By Gregor Brown in Gent, Belgium
Belgium's two ProTour teams have a fierce rivalry, if not in the minds of the riders themselves, certainly in the hearts of the Belgian fans and press. So far this year, the Quick Step faithful have been able to gloat, and Silence-Lotto has had to withstand scathing criticism for winning just one race so far this season. The team's manager Marc Sergeant sent a reminder out to the doubters that the Classics are not yet over. He is hopeful the big win will come with Sunday's Paris-Roubaix.
"Of course there is pressure, this is Belgium, we are a Belgian team. We are supposed to be very good in these races," he said to Cyclingnews Thursday in Gent, Belgium. "One win can change a lot. It is not over, Paris-Roubaix is still to come."
Silence-Lotto's season started off slowly without any wins until March when Cadel Evans won the final stage in the Coppi e Bartali. The team is historically a Classics team with its roots firmly in Belgium, but this year's campaign has been lack-lustre despite the third place by Philippe Gilbert in Sunday's Ronde van Vlaanderen.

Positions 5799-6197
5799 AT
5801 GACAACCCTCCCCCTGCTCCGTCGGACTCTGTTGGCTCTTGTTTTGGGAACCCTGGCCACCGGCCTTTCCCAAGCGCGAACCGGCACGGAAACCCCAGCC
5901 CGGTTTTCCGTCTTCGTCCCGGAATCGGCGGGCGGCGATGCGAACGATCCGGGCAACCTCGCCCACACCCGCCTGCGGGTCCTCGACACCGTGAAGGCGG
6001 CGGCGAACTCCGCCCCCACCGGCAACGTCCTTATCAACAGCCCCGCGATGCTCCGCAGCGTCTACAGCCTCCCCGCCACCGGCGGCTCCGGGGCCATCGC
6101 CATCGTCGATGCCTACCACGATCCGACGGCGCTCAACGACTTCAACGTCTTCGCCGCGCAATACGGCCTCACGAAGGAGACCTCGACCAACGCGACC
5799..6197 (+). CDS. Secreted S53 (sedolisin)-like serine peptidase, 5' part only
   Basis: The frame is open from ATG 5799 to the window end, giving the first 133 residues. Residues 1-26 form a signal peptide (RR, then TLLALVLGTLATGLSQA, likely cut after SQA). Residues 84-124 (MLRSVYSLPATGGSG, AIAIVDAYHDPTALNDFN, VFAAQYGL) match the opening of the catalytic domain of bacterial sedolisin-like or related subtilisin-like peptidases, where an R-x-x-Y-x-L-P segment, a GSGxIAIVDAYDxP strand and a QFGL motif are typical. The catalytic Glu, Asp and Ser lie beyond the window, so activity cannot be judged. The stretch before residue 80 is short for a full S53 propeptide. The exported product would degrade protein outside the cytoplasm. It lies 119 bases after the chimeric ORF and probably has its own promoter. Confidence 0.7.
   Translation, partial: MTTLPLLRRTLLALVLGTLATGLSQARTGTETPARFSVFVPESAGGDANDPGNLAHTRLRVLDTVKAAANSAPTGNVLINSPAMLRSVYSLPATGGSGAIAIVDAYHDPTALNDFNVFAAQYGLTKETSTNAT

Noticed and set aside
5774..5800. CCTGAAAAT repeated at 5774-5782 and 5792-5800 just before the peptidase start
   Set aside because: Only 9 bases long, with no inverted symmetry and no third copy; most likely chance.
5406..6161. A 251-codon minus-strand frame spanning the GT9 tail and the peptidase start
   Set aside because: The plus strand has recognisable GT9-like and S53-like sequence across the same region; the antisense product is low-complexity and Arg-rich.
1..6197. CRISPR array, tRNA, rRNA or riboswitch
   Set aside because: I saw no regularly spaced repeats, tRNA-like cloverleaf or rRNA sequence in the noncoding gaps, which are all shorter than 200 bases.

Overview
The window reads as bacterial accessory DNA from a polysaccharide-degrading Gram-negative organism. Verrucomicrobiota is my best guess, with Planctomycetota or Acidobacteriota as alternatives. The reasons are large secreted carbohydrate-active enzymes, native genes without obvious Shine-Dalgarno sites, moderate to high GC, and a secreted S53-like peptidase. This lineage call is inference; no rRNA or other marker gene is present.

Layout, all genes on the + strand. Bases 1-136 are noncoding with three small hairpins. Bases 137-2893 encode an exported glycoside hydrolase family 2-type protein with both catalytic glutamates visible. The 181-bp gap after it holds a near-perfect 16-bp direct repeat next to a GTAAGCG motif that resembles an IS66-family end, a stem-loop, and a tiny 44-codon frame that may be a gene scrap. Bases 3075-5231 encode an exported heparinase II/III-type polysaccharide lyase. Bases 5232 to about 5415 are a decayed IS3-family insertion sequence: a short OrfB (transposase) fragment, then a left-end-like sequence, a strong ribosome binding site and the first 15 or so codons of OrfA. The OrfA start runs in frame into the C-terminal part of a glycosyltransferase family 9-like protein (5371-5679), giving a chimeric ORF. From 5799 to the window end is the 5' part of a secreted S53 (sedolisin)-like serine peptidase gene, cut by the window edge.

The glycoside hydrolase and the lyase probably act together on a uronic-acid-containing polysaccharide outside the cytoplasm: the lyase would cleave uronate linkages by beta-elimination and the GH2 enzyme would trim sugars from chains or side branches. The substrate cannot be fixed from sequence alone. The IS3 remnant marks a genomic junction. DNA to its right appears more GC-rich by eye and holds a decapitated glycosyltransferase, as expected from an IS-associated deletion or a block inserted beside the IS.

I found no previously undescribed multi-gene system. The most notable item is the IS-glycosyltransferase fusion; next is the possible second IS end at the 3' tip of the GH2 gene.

Unlike rival team Quick Step, Silence-Lotto spreads its budget to build for two specific goals: the Classics and the Tour de France. It has riders like Leif Hoste, Gilbert and Greg Van Avermaet for the one-day races and Evans and Thomas Dekker for the Grand Tours.
"We try to have two teams, but it is not easy because Cadel is quite an expensive rider. We are happy with this setup, in the Tour we have a lot of publicity but if you don't win in these races [the Classics], everyone gets nervous."
Hoste proved his form is on target with aggressive riding in Sunday's Ronde van Vlaanderen. He helped form a decisive escape ahead of the feared Koppenberg climb, despite a strong Quick Step presence. If he continues to progress he will be in position to better last year's sixth place this Sunday in Paris-Roubaix.
"We have never won such a big race, we were often second with Leif, Cadel was second in Flèche Wallonne... It would be something special to finally win one of those big races," said Sergeant.
Paris-Roubaix is one of the most demanding one-day races due to its parcours that stretches out over the cobbled roads of northern France. Hoste will battle his rivals over 259 kilometres, nearly 55 of which are pavé.